I dined with friends at The Q Restaurant and Bar in Napa, Califonia, recently. Although I have lived in Napa for over five and a half years, I had never been to the Q. Being a Southern belle, of course I went for one of the signature dishes, the brisket. While my companions and I enjoyed a lovely Napa Valley cabernet sauvignon with dinner, I wished I had brought the 2017 Artezin Zinfandel, Mendocino County (sample; SRP $18) I had tasted the weekend prior.
When I received this wine sample a couple of months ago, I was immediately curious as to why the focus on zinfandel, especially hailing from Mendocino County, not particularly as well known for this grape variety. Winemaker Randle Johnson was kind enough to respond to my question:
When we began Artezin in 2002, we knew Zinfandel was considered unique to the grape/wine world and was essentially the “California Grape.” It was also the most significant heritage/heirloom variety. As such, it needed its own identity, its own “brand” within our organization. After much discussion, we came up with the name “Artezin.” Many varieties, including Zinfandel, were planted throughout Mendocino County. With Artezin, I like to work with family growers to honor the tradition of Zinfandel winemaking that has been established throughout the generations. Most vines I work with are old vine, head pruned and non-irrigated. By 2004, we realized that there were other close (and far flung) heritage varieties like Carignan, Charbono and Petite Sirah. Thus, we expanded our Artezin portfolio to include other varieties, as well as vineyard designated Zinfandels.
I have always been interested in the uniqueness of Mendocino County. On one hand, there is the cool Anderson Valley, where Chardonnay, Pinot and Riesling/Gewurztraminer do exceptionally well. On the other hand, is the warm to hot “central” Mendocino that follows the Highway 101 “corridor,” shielded from the ocean air by the coastal Mayacamas range. Here big red varieties like Cabernet, Syrah, Petite Sirah and Zinfandel excel. I especially like Zinfandels from Mendo because the climate is perfect: warm days & cool nights. They also exhibit classic “zinny” character: red fruits (boysenberry, raspberry, cherry, pomegranate), black/white pepper, exotic spices, and the ever elusive “brambles!!” As an additional bonus, Mendocino Zinfandels are usually good values.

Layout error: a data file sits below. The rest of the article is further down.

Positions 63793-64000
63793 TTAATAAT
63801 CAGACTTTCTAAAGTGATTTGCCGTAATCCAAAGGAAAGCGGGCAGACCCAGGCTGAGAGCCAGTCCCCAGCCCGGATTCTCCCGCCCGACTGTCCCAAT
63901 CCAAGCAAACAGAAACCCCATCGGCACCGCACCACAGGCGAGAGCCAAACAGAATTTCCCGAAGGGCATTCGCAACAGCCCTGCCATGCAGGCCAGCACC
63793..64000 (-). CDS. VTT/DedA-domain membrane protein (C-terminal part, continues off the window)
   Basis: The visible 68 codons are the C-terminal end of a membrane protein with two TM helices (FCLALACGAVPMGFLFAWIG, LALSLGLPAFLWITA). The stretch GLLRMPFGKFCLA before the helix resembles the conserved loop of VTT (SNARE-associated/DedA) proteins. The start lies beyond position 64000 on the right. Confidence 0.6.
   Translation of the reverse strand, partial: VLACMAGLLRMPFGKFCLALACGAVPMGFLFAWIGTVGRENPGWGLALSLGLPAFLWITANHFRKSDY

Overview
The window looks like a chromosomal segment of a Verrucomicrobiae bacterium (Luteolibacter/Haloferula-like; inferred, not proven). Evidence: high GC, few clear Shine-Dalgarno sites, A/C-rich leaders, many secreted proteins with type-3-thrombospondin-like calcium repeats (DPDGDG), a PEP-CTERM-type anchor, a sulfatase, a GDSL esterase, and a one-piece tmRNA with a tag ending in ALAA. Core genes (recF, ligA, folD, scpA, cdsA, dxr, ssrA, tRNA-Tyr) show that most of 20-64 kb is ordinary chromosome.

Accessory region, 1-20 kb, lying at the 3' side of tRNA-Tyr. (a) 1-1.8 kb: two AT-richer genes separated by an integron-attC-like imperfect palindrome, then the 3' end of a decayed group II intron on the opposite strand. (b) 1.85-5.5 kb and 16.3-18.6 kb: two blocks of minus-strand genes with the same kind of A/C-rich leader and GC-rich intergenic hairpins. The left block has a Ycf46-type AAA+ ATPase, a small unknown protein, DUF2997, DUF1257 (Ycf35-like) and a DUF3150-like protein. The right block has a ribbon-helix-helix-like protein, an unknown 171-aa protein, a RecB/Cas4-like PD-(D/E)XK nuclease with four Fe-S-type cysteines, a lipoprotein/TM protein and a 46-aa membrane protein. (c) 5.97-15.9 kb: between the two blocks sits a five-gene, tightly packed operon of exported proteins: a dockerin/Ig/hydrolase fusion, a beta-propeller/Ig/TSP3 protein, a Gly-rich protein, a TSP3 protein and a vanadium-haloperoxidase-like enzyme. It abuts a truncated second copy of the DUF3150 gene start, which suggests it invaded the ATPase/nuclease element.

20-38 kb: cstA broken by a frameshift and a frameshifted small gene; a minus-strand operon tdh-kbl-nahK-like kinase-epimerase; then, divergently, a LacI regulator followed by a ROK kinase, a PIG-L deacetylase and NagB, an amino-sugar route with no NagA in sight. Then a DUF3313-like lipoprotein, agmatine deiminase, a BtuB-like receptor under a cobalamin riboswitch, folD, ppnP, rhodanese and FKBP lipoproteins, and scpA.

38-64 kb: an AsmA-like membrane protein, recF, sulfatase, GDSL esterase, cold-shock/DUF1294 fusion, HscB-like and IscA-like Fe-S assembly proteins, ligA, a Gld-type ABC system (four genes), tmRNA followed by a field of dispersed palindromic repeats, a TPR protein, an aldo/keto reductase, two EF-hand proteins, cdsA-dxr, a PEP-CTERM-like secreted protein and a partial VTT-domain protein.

Another focus of Artezin is its commitment to sourcing fruit from local grape growers who practice sustainable farming. In the case of the 2017 vintage of zinfandel, Johnson and his team acquired fruit from farmers such as Peter Chevalier, Dennis Hunt, Cherrie Laviletta, Darin Colombini, Bree and Kevin Klotter, Larry and Doreen Venturi, Paul Dolan, Ken and Diane Wilson, Eddie Graziano, and Charlie Sawyer, a veritable who’s who of Mendocino County farming. Artezin, the artisan, er, art of zin, collaboration between these notable farmers and Johnson, has rendered Mendocino County zinfandel accessible, approachable, affordable, and most importantly, palatably appealing.
A wine and food writing colleague, Kristy Harris, and I tasted the Artezin together, but without food. It is everything one seeks in a zinfandel: an initial pop on the palate of bold, dark berries, especially blueberry and blackberry; a touch of food-friendly acidity; and a remarkable peppery-cayenne finish. The only thing missing was a hearty meat dish, such as the aforementioned brisket, pulled pork, or sausage. This wine is big on quality, flavor, and value, a trifecta of “yes, please.” Lesson learned. The next time I dine at The Q, I will have Artezin Zinfandel, Mendocino County, in tow as Beth’s Smart Sip.